Effects of Extracorporeal Shockwave Therapy and Hand Massage on Body Composition and Serum Lipids According to Serum Cholesterol Level in Korean Women  [PDF]
Kyung Jin Lee, Jin Ik Park, Soo Yeon Oh
Journal of Cosmetics, Dermatological Sciences and Applications (JCDSA) , 2019, DOI: 10.4236/jcdsa.2019.92015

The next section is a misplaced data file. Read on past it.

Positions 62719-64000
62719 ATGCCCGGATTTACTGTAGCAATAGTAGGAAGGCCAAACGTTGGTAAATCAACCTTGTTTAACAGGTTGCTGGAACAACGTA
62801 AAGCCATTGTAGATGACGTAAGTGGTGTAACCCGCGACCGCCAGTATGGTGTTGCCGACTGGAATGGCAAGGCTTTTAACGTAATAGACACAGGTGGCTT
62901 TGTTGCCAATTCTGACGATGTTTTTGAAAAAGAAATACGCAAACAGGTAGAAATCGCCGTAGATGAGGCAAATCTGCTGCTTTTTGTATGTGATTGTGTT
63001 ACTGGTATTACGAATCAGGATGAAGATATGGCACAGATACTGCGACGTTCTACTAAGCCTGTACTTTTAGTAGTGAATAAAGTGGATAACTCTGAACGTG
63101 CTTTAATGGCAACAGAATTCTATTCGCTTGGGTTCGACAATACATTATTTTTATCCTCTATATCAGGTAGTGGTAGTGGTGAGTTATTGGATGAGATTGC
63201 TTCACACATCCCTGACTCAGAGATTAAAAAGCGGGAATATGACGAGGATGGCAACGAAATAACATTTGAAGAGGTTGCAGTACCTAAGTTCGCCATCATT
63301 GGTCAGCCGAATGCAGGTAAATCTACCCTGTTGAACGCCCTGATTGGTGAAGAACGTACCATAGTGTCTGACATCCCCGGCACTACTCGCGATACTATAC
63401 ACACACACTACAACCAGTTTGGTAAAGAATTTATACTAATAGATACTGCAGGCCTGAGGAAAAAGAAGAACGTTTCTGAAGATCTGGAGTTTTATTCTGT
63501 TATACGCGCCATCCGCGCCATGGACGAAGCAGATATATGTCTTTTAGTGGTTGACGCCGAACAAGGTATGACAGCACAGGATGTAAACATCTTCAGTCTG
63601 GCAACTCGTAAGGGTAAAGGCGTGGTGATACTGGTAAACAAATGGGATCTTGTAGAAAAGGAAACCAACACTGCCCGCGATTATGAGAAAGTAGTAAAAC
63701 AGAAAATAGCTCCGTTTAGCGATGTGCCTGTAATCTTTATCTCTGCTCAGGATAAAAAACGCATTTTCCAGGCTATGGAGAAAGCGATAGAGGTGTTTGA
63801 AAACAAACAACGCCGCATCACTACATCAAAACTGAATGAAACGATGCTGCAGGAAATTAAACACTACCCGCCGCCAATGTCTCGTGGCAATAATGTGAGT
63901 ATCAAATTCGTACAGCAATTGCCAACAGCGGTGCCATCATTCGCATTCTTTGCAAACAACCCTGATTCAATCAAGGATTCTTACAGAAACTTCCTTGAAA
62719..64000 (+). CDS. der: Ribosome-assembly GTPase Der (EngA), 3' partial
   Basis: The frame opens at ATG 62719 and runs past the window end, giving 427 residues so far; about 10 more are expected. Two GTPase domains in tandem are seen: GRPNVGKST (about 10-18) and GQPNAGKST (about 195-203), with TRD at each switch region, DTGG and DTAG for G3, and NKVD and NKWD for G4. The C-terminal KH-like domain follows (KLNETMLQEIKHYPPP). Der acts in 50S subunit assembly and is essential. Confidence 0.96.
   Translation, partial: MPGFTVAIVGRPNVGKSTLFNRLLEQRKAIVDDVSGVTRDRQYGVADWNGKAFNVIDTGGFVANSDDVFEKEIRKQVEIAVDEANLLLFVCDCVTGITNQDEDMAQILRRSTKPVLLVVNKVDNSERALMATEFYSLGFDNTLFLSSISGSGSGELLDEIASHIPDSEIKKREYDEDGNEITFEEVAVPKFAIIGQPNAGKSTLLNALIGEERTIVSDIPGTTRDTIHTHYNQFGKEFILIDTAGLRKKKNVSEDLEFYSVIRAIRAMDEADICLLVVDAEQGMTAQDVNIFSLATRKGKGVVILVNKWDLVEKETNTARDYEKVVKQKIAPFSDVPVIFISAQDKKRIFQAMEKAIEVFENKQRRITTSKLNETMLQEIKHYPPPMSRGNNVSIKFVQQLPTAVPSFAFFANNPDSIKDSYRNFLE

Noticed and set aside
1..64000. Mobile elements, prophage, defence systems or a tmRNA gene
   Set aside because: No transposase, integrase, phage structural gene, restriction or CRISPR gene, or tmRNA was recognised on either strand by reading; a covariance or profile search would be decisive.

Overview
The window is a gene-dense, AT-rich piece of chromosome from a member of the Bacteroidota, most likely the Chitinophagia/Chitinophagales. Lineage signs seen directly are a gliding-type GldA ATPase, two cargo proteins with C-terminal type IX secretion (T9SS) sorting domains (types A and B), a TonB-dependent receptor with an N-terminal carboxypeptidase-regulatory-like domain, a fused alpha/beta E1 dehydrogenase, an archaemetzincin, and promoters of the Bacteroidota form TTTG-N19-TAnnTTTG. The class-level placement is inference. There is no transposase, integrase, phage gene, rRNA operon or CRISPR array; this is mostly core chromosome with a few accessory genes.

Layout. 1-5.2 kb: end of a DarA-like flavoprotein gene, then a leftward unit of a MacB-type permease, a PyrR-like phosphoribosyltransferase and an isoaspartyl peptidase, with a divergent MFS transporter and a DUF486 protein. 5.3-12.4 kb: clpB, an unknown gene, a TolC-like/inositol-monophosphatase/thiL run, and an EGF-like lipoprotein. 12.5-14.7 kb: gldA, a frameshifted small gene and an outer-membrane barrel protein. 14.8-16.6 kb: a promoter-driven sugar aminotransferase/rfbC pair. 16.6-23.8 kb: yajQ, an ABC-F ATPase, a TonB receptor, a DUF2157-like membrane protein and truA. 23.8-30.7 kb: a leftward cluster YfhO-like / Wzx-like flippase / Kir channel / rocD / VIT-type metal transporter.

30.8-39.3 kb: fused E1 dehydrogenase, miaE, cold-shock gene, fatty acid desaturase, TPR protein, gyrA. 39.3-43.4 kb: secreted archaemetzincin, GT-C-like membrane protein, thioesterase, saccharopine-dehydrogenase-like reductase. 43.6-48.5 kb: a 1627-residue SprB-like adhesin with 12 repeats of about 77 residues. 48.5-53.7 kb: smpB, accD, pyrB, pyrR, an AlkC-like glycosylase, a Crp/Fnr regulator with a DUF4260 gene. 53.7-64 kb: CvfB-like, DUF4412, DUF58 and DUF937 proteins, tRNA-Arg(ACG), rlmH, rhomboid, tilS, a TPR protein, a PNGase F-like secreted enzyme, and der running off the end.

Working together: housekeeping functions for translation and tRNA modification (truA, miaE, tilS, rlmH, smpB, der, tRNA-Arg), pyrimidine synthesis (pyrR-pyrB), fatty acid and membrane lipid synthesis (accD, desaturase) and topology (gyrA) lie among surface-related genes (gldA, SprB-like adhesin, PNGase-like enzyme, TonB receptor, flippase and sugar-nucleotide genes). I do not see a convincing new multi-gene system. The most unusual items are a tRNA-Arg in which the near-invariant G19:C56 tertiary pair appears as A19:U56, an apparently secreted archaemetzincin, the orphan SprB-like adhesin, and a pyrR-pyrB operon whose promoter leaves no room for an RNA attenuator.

Abstract: Obesity, particularly abdominal obesity, increases the risk of cardiovascular disease (CVD). This study investigates the effects of six-week (twice a week, 12 sessions total) extracorporeal shockwave therapy (SWT) and hand massage therapy (HT) on body composition and serum lipids in overweight and obese Korean women aged between 35 and 59, according to their serum cholesterol level (≥200 mg/dL versus <200 mg/dL). After the program, weights decreased significantly in both the HT Group and SWT Group (p < 0.05); weights of those with cholesterol < 200 mg/dL significantly decreased in the HT Group (p = 0.038), while weights of those with cholesterol ≥ 200 mg/dL significantly decreased in the SWT Group (p = 0.001). BMIs decreased significantly in both the HT Group and the SWT Group (p < 0.05); BMIs of those with cholesterol < 200 mg/dL significantly decreased in the HT Group (p = 0.018), while BMIs of those with cholesterol ≥ 200 mg/dL significantly decreased in the SWT Group (p = 0.001). The body fat percentage of subjects significantly decreased only in the SWT Group (p = 0.027); the waist-hip ratio significantly decreased only in HT Group (p = 0.034). Serum cholesterol levels significantly decreased in those with cholesterol < 200 mg/dL in the HT Group (p < 0.05) and those with cholesterol ≥ 200 mg/dL in SWT Group (p = 0.055). Triglyceride significantly decreased in both those with cholesterol < 200 mg/dL and those with cholesterol ≥ 200 mg/dL, but did not significantly decrease in either subgroup of the HT Group. The study results suggest that SWT is effective in improving body measurements and serum lipids in those with cholesterol ≥ 200 mg/dL, while HT therapy is effective in those with cholesterol < 200 mg/dL. In conclusion, SWT and HT improved abdominal obesity by reducing body weight and waist circumference and helped improving serum lip index, suggesting the benefit for managing body measurements and serum lipids of overweight and obese individuals.